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Montana politics, elections and legislative news

Rosendale's Position On Earmarks Worries Local Leaders

Rep. Matt Rosendale

Montana’s lone U.S. congressman has joined other conservative lawmakers in signing a pledge to not request earmark spending projects. This comes after Democrats in the U.S. House of Representatives ended a decade-long ban on earmarks, or congressionally directed spending.

Republican Congressman Matt Rosendale says history shows that earmarks lead to a culture of corruption.

Rosendale signed the pledge March 17with other members of the conservative congressional Freedom Caucus. A spokesperson for Rosendale says earmarks — those budget items that enable lawmakers to fund projects in their districts — amount to bribery and lead to runaway spending.

The Billings' mayor voiced concern over the congressman's positionthis week by the Billings Gazette. The paper reported that Mayor Bill Cole was worried that Montana would not have a voice at the table to request earmark spending for local projects. He wasn't the only Montana city head worrying.

"I think that’s unfortunate," Missoula Mayor John Engen said.

Engen has held the office since 2006 and remembers the days before Republicans imposed an earmark ban in 2011. He hopes Rosendale reconsiders his opposition because earmarks help low-population states like Montana win resources that otherwise may have been lost in the shuffle.

"Those pledges tend to be kind of sexy, and they're kind of gimmicky and they're kind of easy, but governing is complicated," Engen said. "I’d hate to think that the entire state of Montana is leaving resources on the table that most other states are taking advantage of."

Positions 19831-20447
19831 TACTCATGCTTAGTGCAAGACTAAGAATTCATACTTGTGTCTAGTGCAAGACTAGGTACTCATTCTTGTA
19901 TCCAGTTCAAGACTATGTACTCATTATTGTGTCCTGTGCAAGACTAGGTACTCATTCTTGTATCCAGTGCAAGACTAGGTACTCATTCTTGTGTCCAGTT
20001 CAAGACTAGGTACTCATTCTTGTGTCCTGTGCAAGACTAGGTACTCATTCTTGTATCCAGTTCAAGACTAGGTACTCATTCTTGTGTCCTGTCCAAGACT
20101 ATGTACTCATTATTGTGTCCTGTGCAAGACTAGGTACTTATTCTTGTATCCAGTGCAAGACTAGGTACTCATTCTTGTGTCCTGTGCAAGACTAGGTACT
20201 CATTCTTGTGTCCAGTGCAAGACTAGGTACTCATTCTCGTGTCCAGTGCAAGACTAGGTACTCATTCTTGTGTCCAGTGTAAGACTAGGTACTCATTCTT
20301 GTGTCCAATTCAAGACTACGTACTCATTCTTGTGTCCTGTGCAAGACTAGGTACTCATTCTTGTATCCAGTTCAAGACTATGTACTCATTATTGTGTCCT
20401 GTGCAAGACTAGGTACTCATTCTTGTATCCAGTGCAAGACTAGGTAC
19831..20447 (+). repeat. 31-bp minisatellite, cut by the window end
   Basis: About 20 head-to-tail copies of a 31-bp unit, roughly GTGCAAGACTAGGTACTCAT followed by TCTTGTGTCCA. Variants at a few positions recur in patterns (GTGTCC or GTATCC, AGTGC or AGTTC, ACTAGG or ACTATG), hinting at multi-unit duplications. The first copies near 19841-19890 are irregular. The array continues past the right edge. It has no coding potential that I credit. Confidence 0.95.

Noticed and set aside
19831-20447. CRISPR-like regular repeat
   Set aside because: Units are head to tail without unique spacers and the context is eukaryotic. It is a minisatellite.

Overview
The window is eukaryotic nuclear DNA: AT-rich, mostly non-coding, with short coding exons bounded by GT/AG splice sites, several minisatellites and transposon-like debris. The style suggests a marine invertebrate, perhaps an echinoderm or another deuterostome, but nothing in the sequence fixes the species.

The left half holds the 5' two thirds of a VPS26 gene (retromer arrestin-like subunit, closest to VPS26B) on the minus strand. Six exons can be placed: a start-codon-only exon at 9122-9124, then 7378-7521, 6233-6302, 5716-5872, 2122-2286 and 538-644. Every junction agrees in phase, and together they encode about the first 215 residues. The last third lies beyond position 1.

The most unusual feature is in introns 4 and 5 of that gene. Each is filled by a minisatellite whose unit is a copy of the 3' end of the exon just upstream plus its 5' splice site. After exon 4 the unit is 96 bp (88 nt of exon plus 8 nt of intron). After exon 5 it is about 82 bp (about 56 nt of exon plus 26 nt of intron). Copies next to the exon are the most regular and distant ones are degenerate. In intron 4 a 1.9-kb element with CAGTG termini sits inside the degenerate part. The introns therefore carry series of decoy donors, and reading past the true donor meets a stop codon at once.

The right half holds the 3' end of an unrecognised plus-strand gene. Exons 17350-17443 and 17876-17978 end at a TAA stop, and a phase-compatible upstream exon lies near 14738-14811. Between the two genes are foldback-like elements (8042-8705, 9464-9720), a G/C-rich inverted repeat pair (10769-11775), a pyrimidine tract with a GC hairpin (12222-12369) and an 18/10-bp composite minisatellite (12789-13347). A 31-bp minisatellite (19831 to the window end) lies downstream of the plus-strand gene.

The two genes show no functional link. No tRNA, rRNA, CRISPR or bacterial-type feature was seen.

Bozeman Mayor Cyndy Andrus agrees. She has been on the city’s governing body since 2010 and said $4 million earmarked by former U.S. Sen. Max Baucus about 15 years ago funded a local 435-space parking garage.

"That parking garage has generated over $100 million in investment in our downtown core," Andrus said.

Congressman Rosendale was not available for an interview Thursday, but in an email to MTPR spokesman Harry Fones wrote:

"Montana would still receive funding through formulae and competitive grants, and Rosendale will still advocate for Montana priorities through the regular appropriations process as well as in standalone legislation."

Edward O’Brien first landed at Montana Public Radio three decades ago as a news intern while attending the UM School of Journalism. He covers a wide range of stories from around the state.  
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